Does gender play a role in how children develop math abilities? According to recent research from Carnegie Mellon University, the answer is no.

The study, published in the journal Science of Learning, used functional MRIs of 104 children ages 3 to 10 years to better understand the brain-math skill development connection.

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Researchers gave the children educational videos focusing on early math concepts, such as counting and addition, to watch. They then compared the brain scans from the girls and the boys in the group.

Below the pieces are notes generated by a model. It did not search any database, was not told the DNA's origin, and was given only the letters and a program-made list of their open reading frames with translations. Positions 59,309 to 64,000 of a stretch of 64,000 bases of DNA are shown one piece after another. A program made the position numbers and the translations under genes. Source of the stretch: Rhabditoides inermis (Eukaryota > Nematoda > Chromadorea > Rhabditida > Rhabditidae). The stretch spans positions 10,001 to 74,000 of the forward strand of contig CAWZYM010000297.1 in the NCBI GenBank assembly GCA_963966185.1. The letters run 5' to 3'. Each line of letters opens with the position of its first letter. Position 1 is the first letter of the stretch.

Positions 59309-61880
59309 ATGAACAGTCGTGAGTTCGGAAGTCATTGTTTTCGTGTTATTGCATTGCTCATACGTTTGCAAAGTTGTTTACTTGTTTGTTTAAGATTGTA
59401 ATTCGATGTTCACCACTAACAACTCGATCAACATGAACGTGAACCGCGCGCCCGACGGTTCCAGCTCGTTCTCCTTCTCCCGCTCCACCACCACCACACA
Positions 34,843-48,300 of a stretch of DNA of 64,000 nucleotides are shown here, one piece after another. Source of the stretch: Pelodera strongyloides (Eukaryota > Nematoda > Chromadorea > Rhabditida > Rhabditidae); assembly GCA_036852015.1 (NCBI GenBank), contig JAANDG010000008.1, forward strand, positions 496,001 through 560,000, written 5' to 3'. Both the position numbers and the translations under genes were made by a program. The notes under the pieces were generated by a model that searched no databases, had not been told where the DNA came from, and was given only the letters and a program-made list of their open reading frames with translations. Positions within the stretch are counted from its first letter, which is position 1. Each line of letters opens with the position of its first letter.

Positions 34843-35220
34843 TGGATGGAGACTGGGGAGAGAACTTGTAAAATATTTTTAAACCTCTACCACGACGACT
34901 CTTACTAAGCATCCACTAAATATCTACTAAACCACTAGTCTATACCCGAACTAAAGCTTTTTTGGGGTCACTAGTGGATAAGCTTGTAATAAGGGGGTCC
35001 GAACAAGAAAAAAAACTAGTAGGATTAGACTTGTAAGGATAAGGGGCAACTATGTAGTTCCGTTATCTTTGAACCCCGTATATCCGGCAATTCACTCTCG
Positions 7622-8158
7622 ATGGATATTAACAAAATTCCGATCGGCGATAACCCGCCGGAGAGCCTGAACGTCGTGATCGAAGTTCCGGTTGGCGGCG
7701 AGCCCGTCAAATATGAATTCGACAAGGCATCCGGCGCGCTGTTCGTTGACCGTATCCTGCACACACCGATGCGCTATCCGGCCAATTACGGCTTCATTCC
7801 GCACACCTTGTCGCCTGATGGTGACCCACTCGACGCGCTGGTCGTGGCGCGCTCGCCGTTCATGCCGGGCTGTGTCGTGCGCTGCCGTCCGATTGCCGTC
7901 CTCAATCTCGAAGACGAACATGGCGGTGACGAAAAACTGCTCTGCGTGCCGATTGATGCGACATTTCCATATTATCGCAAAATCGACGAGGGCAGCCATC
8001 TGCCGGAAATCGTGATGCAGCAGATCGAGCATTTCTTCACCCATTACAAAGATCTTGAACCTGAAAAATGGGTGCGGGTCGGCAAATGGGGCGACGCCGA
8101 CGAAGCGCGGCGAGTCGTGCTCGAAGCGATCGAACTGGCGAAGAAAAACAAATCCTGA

Along with the functional MRI data, the researchers also compared the children’s brain scans to those of adult men and women who also watched the same educational videos and looked at results of the Test of Early Mathematics Ability from 97 children. The data analysis revealed no differences between the genders.

Postdoctoral scholar at the Department of Psychology, University of Chicago and first author on the paper, Alyssa Kersey, said in a press release, “It’s not just that boys and girls are using the math network in the same ways but that similarities were evident across the entire brain.” Kersey continued, “This is an important reminder that humans are more similar to each other than we are different.”

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